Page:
SSI VS SSDI: What’s the Difference?
(UnitedVoice) – The Social Security Administration (SSA) provides financial assistance to seniors and persons living with disabilities. It does this through two common programs; Supplemental Security Income (SSI) and Social Security Disability Insurance (SSDI). These two programs differ in several ways, and persons looking to apply for either must be conversant with what each entails and what differentiates the two.
What is the Difference between SSI and SSDI?
The major difference between the two is that SSI eligibility is primarily based on retirement age, while SSDI eligibility is primarily based on disability and work credits.
Additionally, a person who qualifies for SSI will automatically qualify for Medicare. In contrast, one who qualifies for SSDI will automatically be eligible for Medicaid after a two-year waiting period from the time the benefits begin (with an exemption of individuals with amyotrophic lateral sclerosis [ALS] who qualify immediately.)
What is SSI?
The Supplemental Security Income (SSI) is a federal program that provides monthly payments to meet the basic needs of seniors or persons with disability who have very limited or no income and assets.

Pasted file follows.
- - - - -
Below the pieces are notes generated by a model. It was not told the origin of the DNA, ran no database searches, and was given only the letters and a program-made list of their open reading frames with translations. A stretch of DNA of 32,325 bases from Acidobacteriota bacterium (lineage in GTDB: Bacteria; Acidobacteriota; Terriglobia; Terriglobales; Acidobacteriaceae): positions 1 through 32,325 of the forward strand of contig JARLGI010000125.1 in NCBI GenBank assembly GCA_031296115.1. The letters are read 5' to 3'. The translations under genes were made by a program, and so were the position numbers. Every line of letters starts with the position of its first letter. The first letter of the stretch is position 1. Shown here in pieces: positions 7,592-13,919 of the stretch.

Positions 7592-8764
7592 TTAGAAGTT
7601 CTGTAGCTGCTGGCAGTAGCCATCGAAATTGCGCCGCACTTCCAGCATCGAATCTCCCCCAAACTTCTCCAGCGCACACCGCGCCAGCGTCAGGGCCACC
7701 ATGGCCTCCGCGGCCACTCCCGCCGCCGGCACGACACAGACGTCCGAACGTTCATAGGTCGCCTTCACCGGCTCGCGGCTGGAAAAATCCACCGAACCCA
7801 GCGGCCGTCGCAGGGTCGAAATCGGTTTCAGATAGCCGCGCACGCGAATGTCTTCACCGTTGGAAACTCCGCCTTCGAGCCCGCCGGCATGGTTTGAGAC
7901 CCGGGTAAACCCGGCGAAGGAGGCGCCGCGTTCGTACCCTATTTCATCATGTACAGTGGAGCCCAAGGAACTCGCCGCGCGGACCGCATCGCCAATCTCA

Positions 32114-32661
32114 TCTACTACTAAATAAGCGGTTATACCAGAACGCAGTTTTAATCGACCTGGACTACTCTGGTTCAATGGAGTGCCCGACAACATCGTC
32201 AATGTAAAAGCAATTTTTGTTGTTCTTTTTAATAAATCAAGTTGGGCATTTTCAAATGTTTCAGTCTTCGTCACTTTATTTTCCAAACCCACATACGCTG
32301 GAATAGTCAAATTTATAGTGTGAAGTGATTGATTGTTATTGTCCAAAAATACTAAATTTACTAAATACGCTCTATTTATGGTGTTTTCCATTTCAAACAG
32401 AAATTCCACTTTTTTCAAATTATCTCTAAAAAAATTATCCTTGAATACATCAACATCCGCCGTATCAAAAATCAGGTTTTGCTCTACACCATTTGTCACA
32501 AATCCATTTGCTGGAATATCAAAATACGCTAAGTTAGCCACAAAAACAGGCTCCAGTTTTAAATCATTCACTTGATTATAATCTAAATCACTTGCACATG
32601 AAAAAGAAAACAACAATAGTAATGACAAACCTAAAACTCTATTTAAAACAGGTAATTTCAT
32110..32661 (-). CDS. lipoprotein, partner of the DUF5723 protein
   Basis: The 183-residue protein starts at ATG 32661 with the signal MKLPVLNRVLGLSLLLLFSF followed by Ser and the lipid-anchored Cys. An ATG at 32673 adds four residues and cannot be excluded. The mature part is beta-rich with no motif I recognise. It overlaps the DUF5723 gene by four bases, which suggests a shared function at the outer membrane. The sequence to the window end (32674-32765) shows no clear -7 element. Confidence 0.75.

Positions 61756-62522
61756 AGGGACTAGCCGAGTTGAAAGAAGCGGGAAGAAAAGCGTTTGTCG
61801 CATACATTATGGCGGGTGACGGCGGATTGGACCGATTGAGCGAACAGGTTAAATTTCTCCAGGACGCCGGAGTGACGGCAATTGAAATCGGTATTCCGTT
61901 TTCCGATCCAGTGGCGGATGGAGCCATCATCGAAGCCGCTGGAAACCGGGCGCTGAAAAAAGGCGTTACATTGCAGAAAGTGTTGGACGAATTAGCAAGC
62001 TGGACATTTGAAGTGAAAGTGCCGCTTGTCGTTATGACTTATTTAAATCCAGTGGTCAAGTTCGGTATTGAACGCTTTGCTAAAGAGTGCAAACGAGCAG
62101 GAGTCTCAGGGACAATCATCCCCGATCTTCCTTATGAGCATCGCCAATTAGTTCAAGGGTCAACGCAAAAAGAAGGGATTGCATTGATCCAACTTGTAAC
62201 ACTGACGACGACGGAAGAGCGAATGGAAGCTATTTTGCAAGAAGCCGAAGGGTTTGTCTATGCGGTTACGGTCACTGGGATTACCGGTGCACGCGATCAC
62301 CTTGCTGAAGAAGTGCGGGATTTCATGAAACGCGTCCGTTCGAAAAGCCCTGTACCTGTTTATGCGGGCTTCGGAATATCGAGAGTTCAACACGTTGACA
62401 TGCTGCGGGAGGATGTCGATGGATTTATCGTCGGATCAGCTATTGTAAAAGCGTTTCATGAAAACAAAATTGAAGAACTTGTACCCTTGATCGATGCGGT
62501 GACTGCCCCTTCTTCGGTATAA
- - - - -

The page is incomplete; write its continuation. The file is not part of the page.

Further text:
To qualify to receive SSI, one must be either a senior (at least 65 years) or be blind or disabled with limited income and resources ($2000 or less). The amount received depends on whether an individual has another income (from pensions, wages, or social security benefits) and where they live. An individual with another income source, or one who lives with someone with an income, may sometimes receive less. Those living in states that contribute to the federal SSI payment receive more.
What is SSDI?
The Social Security Disability Insurance (SSDI) pays monthly benefits to disabled workers who are considered “insured.” This refers to individuals who have worked long enough -and recent enough – and paid Social Security taxes on their earnings.
To be eligible to receive SSDI, one must be below the age of 65 and with a certain number of work credits. The amount received after the waiting period depends on an individual’s earnings record.
How to apply for SSDI or SSI
One can apply for both SSI and SSDI by filling their whole claim online on the Social Security website. Those applying for SSI can only apply online if they are a disabled senior. They may also visit their local social security office or call Social Security at 800-772-1213.
Facing a SSDI denial? It is recommended to seek help from a Social Security Disability lawyer or advocate to make the application process or appeal more manageable.
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